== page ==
By Brittany Shoot
June 29, 2018

The Fourth of July is a day of festivities: a time to spend with loved ones, barbecue in the backyard and blow stuff up. That last part makes Independence Day an incredibly expensive holiday that costs consumers billions in fireworks and self-inflicted injuries.

In an ironic economic twist, a whopping 99% of consumer fireworks are imported from China. Undeterred by their origin, Americans spend more than $1 billion on fireworks each year, according to the American Pyrotechnics Association. By weight, that makes for roughly 268 million pounds of fireworks — or roughly a pound of pyrotechnics for every American man, woman and child.

Because many type of fireworks are outlawed in many urban areas as well as across entire states, many people set off their own glittering displays. That causes people — namely, men — to burn themselves at incredibly high rates, according to the Consumer Product Safety Commission. The independent government agency notes that in a one-month period between June and July 2017, men experienced almost 70% of fireworks-related injuries.

Today, only a slim 10% of fireworks displays are set off professionally. And last year, there were an estimated 12,900 firework-related emergency room visits across the country, with hands, heads, and faces as the most injured body parts from products including roman candles, bottle rockets, sparklers, and other assorted firecrackers, also according to data from the CPSC.

Some states have tried to get out ahead of injuries and occasional casualties that come from exuberant July Fourth celebrations. Massachusetts bans all fireworks, period. Ohio, Illinois, and Vermont only allow sparklers (which should still be used with extreme caution, as those little sparking sticks get several times hotter than heated cooking oil). And many urban areas ban fireworks except on approved days like July 4.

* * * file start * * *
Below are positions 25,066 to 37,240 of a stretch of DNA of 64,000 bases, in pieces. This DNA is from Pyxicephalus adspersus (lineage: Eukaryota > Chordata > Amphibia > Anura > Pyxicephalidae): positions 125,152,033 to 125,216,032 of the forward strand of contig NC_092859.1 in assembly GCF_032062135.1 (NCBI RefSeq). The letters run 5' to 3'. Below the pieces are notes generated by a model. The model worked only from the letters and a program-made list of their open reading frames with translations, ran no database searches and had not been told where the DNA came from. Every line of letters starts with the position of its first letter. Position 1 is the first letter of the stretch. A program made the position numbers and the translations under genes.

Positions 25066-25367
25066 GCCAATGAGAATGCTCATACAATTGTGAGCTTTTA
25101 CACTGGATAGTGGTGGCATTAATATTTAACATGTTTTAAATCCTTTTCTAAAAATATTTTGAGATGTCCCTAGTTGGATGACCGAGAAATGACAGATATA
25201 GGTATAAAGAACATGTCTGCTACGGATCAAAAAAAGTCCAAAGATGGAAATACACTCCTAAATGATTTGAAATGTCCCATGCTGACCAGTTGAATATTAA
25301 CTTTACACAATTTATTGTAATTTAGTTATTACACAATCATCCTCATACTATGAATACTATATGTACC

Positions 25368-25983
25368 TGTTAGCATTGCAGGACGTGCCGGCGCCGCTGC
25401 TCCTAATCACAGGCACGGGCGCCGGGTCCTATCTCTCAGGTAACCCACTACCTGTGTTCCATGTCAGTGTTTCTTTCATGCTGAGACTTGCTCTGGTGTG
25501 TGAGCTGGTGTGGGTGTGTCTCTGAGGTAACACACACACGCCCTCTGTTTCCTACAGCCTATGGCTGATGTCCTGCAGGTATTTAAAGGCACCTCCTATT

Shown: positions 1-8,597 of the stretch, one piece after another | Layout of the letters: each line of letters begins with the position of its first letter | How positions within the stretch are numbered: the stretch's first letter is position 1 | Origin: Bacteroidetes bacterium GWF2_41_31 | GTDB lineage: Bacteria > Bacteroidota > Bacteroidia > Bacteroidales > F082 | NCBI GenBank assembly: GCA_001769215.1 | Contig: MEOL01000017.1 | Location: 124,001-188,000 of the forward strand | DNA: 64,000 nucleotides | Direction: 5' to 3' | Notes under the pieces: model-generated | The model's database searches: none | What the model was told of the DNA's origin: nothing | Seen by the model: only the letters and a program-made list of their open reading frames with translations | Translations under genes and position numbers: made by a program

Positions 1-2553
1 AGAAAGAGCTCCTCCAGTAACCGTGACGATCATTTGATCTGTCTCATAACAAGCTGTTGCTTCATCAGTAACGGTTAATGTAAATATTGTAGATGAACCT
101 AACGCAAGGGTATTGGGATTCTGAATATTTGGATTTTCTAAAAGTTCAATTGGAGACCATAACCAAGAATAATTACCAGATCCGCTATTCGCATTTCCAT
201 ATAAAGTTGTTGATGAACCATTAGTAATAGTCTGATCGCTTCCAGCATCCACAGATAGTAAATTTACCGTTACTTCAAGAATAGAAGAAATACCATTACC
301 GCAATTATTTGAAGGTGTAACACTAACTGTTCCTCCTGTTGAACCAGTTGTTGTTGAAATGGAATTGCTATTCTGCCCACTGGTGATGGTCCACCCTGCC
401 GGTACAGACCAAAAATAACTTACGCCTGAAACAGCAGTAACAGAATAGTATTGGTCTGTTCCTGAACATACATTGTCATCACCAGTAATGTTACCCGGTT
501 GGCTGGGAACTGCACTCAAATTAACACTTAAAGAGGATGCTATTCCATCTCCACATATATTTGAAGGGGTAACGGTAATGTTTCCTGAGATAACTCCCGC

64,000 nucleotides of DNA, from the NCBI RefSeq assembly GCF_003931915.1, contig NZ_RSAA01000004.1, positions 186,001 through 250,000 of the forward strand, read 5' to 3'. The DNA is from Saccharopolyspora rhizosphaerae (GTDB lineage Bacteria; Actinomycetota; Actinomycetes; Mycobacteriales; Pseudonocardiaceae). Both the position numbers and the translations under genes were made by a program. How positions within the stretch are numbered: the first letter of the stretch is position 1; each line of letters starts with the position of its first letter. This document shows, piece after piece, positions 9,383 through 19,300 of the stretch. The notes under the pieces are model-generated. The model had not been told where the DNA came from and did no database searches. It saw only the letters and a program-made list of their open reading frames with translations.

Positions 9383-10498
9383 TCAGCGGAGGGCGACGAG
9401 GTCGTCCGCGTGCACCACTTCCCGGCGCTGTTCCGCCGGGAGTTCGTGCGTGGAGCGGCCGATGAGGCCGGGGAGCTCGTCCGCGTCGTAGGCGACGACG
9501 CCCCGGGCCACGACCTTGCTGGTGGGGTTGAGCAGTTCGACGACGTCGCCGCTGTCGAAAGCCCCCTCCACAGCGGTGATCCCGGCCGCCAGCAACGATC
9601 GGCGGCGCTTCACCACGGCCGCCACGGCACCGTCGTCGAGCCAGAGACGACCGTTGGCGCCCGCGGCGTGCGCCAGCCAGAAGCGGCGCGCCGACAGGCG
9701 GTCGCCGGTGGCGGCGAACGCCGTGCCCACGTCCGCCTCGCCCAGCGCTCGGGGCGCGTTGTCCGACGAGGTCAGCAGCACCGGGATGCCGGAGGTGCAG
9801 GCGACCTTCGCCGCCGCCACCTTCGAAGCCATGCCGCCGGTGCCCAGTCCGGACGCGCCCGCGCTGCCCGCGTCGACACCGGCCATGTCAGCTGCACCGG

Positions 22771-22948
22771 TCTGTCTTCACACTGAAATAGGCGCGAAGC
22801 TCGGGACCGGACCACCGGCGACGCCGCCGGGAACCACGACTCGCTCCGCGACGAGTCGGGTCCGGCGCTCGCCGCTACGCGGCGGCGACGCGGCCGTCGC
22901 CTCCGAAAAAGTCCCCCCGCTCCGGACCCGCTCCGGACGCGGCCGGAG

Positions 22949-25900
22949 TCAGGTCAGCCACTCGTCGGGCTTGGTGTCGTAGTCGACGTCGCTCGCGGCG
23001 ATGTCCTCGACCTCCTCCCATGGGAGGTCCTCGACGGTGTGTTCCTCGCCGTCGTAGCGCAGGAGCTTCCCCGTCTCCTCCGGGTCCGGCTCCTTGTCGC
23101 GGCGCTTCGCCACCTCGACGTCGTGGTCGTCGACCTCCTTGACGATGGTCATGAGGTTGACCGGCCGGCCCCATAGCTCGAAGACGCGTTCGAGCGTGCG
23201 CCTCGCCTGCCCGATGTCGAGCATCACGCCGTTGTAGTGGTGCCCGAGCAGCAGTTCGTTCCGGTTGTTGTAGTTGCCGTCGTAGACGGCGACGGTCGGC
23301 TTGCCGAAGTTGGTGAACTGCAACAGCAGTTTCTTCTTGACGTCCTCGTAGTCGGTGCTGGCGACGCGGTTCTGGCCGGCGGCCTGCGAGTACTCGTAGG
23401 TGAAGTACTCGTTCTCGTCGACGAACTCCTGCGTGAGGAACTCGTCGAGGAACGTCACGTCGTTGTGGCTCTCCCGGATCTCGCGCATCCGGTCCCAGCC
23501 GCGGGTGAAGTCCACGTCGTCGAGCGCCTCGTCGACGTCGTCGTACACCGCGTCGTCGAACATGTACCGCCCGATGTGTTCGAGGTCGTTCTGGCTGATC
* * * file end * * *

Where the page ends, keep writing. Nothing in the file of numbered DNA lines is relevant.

Meanwhile, outside the U.S., other countries made the move toward safer fireworks alternatives, like drone swarms. But unless Americans can be convinced that gadgets flying in formation are as patriotic as setting themselves on fire, we’re probably going to continue setting some bizarre July Fourth records for burns, blisters, and, well, hopefully barbecues, too.

While the overall injury rates are down, fireworks still cause an average of seven deaths a year, with four firework-related fatalities in 2016, according to CPSC. The APA notes that 20,000 people are injured every year by barbecue grills, and more than 120,000 people are injured by baseballs annually.

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